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MINNEAPOLIS-A Twin Cities health care coalition's new contract for prescription benefit management services is expected to lead to better health care management by providers, which could mean lower costs for employers.
The Buyers Health Care Action Group has entered into a three-year contract with Express Scripts/ValueRx to provide PBM services to the coalition's Choice Plus plan, which directly contracts with providers in the Minneapolis-St. Paul area.
While the Twin Cities coalition of 28 employers had offered its Choice Plus enrollees prescription drugs in the past, this is the first time the BHCAG has separately contracted with a PBM company for those services. Prescription drug benefits currently are offered through the coalition's administrator, Minneapolis-based HealthPartners.
The HealthPartners contract, though, expires at the end of 1999. BHCAG put its administrative services out to bid last August and the HMO did not submit a bid (BI, July 6).
A decision on a new administrator is expected by October.
ESI/VRx will begin offering pharmacy benefits Jan. 1. In addition to such traditional services as a pharmacy network, formulary, rebates and mail order prescription services, ESI/VRx also will provide customized consultation on data analysis, formulary development, disease management support services and medication adherence programs for consumers to each of the provider groups that contracts with BHCAG.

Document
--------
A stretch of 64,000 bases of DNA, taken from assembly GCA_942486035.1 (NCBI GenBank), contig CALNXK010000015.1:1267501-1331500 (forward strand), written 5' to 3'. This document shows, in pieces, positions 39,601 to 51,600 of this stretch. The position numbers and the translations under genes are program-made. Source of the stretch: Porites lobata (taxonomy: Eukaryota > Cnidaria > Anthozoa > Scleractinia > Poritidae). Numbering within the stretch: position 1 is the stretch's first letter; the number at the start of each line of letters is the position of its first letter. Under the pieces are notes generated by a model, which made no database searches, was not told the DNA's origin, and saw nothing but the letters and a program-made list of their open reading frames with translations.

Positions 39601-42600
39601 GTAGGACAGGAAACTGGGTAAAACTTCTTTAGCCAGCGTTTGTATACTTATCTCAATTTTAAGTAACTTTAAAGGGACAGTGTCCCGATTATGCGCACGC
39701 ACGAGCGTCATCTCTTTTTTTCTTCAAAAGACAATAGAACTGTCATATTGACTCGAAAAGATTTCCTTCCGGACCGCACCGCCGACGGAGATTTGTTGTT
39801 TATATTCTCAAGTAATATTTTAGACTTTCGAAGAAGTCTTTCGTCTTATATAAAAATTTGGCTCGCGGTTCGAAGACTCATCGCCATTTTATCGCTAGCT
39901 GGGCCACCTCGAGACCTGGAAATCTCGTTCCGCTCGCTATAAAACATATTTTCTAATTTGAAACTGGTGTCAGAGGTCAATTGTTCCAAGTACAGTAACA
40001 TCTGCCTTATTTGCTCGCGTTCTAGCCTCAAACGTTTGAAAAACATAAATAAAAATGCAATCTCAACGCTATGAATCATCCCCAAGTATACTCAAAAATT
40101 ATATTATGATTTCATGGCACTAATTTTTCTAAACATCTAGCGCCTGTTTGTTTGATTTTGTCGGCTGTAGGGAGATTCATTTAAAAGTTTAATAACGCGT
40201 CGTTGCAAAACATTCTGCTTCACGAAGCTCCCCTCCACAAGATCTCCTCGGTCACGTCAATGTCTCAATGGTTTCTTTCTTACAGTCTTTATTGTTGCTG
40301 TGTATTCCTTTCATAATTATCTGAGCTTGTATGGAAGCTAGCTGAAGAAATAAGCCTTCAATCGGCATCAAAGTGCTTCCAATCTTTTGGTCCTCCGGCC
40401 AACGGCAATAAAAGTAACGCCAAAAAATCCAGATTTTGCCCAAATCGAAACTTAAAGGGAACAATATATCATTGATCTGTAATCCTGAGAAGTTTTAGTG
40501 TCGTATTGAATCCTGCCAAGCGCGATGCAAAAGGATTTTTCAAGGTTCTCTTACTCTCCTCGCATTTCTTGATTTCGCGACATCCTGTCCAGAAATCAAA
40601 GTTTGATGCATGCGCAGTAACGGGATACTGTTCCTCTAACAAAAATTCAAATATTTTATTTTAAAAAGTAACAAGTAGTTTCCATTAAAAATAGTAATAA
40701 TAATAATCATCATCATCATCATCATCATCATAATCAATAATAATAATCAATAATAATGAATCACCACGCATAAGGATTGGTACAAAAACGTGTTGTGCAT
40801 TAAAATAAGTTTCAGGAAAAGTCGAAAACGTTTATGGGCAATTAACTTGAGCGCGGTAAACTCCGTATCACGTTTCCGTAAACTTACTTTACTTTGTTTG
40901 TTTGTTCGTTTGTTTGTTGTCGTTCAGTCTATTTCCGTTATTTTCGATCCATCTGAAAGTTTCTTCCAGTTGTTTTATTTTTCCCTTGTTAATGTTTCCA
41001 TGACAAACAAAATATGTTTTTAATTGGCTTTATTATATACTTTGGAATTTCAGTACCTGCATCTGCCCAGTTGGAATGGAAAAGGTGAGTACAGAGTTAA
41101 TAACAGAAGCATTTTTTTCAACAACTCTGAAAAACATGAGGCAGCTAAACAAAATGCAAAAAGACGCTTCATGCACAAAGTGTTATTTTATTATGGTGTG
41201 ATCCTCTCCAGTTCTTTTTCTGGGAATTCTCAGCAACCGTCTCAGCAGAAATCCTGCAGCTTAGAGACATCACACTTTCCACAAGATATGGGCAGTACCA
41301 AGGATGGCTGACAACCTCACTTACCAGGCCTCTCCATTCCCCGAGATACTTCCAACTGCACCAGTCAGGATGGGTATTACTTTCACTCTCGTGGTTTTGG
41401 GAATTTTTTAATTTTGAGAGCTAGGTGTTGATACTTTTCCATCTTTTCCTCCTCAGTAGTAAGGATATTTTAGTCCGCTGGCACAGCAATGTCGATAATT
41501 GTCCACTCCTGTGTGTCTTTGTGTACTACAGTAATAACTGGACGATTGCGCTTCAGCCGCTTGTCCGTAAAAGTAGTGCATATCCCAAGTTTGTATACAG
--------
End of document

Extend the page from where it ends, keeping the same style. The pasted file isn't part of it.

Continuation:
The health care community has closely watched BHCAG since it began offering its employees the Choice Plus program, which now revolves around 17 care systems-groups of physicians and hospitals approved by the coalition to compete for patients based on coverage offered and rates. Under this approach, the coalition contracts directly with provider-based care systems, rather than relying on managed care companies as intermediaries (BI, Dec. 23/30, 1997).
According to Ann Robinow, executive director of care systems and finance for BHCAG, the decision to contract with a PBM was made as an effort to provide the individual care systems with the support and information needed to make the best decisions in managing patient medication and total health care.
Tamra Lair, health care practice leader for Watson Wyatt Worldwide in Minneapolis and the project manager for the coalition, said that "the real emphasis was to get physicians a whole set of tools to manage pharmacy utilization for which they are now at risk."
Plymouth, Minn.-based ESI/VRx is the nation's largest PBM not owned by a pharmaceutical manufacturer. Such combinations have raised conflict-of- interest questions among some purchasers, as well as the federal government.
Ms. Robinow said ESI/VRx's independence was not "the deciding factor" in the coalition's choice, "but it was a plus."
"As an independent, it has the ability to make decisions and provide advice that is unencumbered," she said.